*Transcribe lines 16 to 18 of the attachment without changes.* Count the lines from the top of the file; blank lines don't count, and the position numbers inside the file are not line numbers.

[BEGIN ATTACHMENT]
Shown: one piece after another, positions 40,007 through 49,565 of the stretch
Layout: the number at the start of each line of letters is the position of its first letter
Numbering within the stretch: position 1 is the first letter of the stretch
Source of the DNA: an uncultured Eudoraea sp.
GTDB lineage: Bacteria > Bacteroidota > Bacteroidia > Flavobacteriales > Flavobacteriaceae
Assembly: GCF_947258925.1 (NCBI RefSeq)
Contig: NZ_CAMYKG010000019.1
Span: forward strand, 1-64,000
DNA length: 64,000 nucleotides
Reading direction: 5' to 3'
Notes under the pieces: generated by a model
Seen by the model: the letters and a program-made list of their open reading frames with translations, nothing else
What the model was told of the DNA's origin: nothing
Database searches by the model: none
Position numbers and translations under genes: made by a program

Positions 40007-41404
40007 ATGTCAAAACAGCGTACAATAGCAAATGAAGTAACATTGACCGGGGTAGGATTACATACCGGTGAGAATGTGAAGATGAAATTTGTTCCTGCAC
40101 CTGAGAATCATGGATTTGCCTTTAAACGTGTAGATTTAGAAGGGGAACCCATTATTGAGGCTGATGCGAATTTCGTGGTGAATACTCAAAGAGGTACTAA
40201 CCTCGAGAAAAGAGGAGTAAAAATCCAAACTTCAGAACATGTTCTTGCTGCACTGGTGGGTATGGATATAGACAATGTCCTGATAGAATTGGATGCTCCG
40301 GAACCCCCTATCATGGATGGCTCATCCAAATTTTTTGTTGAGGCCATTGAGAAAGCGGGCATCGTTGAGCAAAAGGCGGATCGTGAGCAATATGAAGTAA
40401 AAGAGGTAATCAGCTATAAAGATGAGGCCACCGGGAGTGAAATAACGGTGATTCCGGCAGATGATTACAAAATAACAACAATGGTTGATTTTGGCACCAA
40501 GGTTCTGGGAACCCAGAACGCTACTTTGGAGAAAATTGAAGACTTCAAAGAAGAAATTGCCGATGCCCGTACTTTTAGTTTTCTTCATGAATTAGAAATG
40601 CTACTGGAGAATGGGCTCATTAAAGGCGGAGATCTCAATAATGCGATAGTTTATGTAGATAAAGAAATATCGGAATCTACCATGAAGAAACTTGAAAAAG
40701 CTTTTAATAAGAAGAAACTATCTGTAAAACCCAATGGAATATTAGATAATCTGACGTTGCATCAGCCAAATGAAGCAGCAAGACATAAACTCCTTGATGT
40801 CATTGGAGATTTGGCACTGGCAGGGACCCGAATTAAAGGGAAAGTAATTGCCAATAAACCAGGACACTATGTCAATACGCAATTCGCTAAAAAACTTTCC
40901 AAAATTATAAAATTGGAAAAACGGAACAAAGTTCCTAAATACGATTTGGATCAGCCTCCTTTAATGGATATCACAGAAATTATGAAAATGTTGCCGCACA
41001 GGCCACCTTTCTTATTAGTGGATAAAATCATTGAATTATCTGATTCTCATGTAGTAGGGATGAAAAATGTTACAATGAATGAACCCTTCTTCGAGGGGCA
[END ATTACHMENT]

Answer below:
Positions 40007-41404
40007 ATGTCAAAACAGCGTACAATAGCAAATGAAGTAACATTGACCGGGGTAGGATTACATACCGGTGAGAATGTGAAGATGAAATTTGTTCCTGCAC
40101 CTGAGAATCATGGATTTGCCTTTAAACGTGTAGATTTAGAAGGGGAACCCATTATTGAGGCTGATGCGAATTTCGTGGTGAATACTCAAAGAGGTACTAA